Hours after about 3,500 charter school supporters rallied at the Los Angeles Unified District’s headquarters, the school board approved a resolution calling for a moratorium on new charters.
The L.A. School Report says the board's 5-1 vote directs the district to ask California leaders to study potential changes to the state's charter law and to impose a temporary moratorium on new charter schools in the district the study is conducted.
The resolution’s passage was secured when board President Mónica García said late in the discussion that she would vote for it. She had appeared at the rally before the meeting and told them: “I hear you, I’m with you. No matter what happens here today, don’t give up your power as parents to choose the best education for your children.”
A board vote on a moratorium was a key element in the agreement that ended the six-day teacher strike earlier this month, even though it’s not mentioned in the actual contract and there was no guarantee it would pass. The teachers union listed the deal first in its summary of what the agreement had accomplished.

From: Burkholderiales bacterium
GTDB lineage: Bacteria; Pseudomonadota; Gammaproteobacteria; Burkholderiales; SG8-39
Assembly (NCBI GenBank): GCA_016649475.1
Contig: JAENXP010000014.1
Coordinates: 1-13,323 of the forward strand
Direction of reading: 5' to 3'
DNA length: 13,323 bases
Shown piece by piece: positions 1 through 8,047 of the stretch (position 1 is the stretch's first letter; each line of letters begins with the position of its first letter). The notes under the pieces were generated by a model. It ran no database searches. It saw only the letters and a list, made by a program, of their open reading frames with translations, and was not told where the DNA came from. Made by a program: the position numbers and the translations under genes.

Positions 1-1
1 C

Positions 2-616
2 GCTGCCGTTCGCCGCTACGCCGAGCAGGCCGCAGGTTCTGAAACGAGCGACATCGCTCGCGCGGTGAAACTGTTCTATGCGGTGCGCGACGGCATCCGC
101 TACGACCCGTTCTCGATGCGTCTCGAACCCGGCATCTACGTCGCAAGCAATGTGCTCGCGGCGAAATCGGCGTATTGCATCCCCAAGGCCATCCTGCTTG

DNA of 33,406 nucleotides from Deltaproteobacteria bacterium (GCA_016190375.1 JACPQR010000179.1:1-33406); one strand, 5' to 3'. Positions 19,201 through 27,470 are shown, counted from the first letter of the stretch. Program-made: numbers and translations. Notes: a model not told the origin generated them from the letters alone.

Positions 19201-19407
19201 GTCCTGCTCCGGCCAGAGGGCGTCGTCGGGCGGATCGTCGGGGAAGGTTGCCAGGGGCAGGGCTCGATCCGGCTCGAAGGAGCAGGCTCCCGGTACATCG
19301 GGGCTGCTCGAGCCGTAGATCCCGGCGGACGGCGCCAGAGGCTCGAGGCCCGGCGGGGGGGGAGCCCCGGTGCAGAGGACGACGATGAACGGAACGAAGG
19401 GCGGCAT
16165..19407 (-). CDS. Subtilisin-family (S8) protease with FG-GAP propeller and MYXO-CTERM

That contract won unanimous board approval Tuesday, even though board members had just received a stern warning from the Los Angeles County Office of Education. The county office says the new contract “continues to move the District toward fiscal insolvency” and that its costs — including more than $400 million in new hires and to lower class sizes — are “not sustainable.”
Speaking to the charter resolution, Los Angeles Unified Superintendent Austin Beutner emphasized that it would not affect the district’s existing charter schools.
The California Charter Schools Association, reacting to the resolution, accused the board of putting "politics before kids."
"This resolution to ban charter schools is a solution in search of a problem," says said Myrna Castrejón, president of the association. "The real problem facing Los Angeles public schools is the persistent achievement gap. For parents, the issue isn't about politics, it is about what their child needs and what learning environment will help them thrive."